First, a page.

|The Cactus Patch|
|THE NEWSLETTER OF THE BAKERSFIELD CACTUS & SUCCULENT SOCIETY|
|Volume 5 October 2002 Number 10|
|A NEW EUPHORBIA!!
A Letter From Bruce
by Bruce Hargreaves
Spring came early with a few showers and succulents are starting to bloom.
On 27 Aug. I went with the head of the botanic garden, Nonofo Mosesane, to Pitsane. We achieved our goal of relocating Orbea tapscotti (a small carion flower which Desmond Cole stated in Asclepios was no longer and I was somehow responsible. Both it and Orbea lutea had seed pods. On the way back we stopped at Hildavale to recollect the mesemb Mestoklema as well as the tuberous Senecio oxyriifolius, both of which are known from only one locality in Botswana. Finally, we stopped at the South edge of Lobatse where Erythrina lysistemon and Tetradenia brevispicata were in bloom.
That was great, but on 30 Aug. I went with Queen Turner, head of the herbarium, to Boatlename which is 102 km north of Molepolole. I had never been there, but Derril Plowes had said Orbea maculata had been found there. The road is now paved and, although goats have eaten most of the vegetation, Queen managed to find a stapeliad with fruit under a thorn bush. She also found a rootless, shriveled plant which may be the sought-for Orbea. At any rate it is swollen and green in Cultivation now. Queen also interviewed a local healer and learned about a lot of local plants including an orchid with seed pods and buds. It is now blooming and turns out to be Eulophia hereoensis which I had not seen in the wild. To top it off, I collected a few chunks of agate.
On the way back we stopped 24 km north of Molepolole to look at plants of Aloe littoralis which were unexpected that far south. (Aloe marlothii was in full bloom both north and south of this.) While checking out the aloe, we found the ground covered with a euphorbia in full bloom. I first thought it might be the new Euphorbia venteri which was named last year from further north by Francistown. It had the same narrow stems with yellow striping, but then I realised that the flowers were bright yellow (not brownish) and when I turned over the cobblestones covering the roots I found masses of rhizomes as in Euphorbia schinzii (a species found south of Gaborone which, however, has thicker stems without striping. It seems to be a new species!!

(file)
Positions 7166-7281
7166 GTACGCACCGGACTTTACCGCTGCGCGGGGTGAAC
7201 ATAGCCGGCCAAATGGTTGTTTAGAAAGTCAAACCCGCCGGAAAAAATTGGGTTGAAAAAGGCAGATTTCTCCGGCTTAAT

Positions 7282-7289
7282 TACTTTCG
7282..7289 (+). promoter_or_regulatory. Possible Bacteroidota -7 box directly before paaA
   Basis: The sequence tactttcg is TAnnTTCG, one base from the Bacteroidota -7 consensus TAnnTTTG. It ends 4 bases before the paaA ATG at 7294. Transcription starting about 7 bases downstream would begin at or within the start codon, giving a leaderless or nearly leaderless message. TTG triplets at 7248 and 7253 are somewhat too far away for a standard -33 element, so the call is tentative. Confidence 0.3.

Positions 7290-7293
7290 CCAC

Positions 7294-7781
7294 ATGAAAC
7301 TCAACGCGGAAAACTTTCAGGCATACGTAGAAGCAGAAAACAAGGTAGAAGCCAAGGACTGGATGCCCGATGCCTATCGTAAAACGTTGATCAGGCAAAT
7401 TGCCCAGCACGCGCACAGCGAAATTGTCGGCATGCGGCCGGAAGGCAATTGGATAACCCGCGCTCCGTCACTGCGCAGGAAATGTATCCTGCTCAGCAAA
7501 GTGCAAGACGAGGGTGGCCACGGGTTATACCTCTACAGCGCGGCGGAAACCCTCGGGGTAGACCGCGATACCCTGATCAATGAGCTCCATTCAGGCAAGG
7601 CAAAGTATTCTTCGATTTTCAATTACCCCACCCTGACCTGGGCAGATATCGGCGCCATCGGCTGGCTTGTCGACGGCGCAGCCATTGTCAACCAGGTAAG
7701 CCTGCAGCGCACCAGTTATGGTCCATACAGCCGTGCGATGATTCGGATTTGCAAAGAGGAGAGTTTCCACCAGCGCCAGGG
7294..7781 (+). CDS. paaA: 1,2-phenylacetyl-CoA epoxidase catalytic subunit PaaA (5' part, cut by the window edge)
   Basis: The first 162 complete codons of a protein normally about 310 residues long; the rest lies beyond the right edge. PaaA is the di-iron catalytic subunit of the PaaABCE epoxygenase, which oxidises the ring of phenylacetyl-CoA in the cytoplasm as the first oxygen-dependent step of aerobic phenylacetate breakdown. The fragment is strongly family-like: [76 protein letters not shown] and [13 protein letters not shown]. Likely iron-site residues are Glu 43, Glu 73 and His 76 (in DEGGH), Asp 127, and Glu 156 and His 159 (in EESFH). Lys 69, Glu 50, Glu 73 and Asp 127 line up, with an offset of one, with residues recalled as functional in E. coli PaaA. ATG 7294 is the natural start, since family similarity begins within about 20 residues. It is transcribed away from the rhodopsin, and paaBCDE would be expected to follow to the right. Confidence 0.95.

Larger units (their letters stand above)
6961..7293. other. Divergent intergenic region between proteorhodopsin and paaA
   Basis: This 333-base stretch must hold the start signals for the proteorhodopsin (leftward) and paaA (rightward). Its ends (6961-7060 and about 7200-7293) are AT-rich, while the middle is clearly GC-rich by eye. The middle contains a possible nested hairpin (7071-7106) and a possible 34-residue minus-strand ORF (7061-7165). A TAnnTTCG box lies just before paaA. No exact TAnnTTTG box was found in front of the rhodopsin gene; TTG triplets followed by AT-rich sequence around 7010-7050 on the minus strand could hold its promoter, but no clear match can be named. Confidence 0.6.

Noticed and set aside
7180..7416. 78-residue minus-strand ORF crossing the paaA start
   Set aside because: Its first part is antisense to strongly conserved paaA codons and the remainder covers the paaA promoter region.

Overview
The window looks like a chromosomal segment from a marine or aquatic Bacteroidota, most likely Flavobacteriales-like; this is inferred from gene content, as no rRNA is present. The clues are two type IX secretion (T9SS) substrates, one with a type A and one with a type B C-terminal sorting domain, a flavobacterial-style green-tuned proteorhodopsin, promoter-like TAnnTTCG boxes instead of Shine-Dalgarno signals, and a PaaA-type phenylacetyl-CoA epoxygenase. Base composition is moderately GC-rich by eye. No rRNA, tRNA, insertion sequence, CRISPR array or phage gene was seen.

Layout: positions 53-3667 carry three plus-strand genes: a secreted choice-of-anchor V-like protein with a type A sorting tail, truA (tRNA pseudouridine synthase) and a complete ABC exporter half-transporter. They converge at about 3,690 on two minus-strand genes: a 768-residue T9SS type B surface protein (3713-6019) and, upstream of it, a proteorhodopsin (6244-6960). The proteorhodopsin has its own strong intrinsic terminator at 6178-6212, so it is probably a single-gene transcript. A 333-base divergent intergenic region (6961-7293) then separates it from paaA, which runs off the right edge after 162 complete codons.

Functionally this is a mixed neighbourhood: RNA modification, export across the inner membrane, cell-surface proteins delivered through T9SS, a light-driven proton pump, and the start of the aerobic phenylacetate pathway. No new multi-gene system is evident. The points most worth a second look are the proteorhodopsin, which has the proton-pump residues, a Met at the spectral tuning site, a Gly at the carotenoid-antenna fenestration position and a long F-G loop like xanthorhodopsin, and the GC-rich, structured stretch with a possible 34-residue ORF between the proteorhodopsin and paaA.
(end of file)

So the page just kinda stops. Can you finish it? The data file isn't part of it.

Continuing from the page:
On the 1 Sept. we went to the Gaborone Game Reserve and actually had a snipe hunt with a real snipe visible to all. Afterwards some of us went south to Crocodile Pools to celebrate a friend's birthday. We watched giraffes in Mokolodi Game Reserve below us while consuming an enormous BBQ. We also had a friendly mocking chat drop in.
Lots of things are blooming, but the strangest was at Northside primary school. An Australian reported it as a green flowered "yucca" with semi-succulent leaves. This turned out to be in the ball park - it is Beschornaria yuccoides, sold at Sanitas nursey here as "Mexican lily". The six foot bright pink flower stalk is spectacular.
Speaking of aliens, Polly found a copy of "The Illustrated Encyclopedia of Cacti" by Clive Innes & Charles Glass, (1997 edition, Grange Books, London) for P 93.55 (about $15). It's a bit old (Charlie's been gone quite a while now), but its useful for someone like me who grew up on the antiquated Britton & Rose in the Bakersfield College library. Being picky, I would like to have seen a mention of the name Opuntiaceae as an alternative for Cactaceae. I would also like a few less horticultural and hybrid forms and more wild forms. (For example no mention is made of the Bakersfield cactus!) Cacti (or cactuses if you prefer) are not a priority here. Even the rhipsalis found naturally in some parts of Africa does not reach Botswana. We only have invasive weeds and some pot plants as sold by nurseries here.
Perhaps someday Polly can find a sale copy of the more recent "The Cactus Family" by Edward F. Anderson (2001, Timber Press, Portland Or.) which I understand is more of a botanist/lumper presentation. (Ted is also deceased - am I getting old or are my friends dying young?)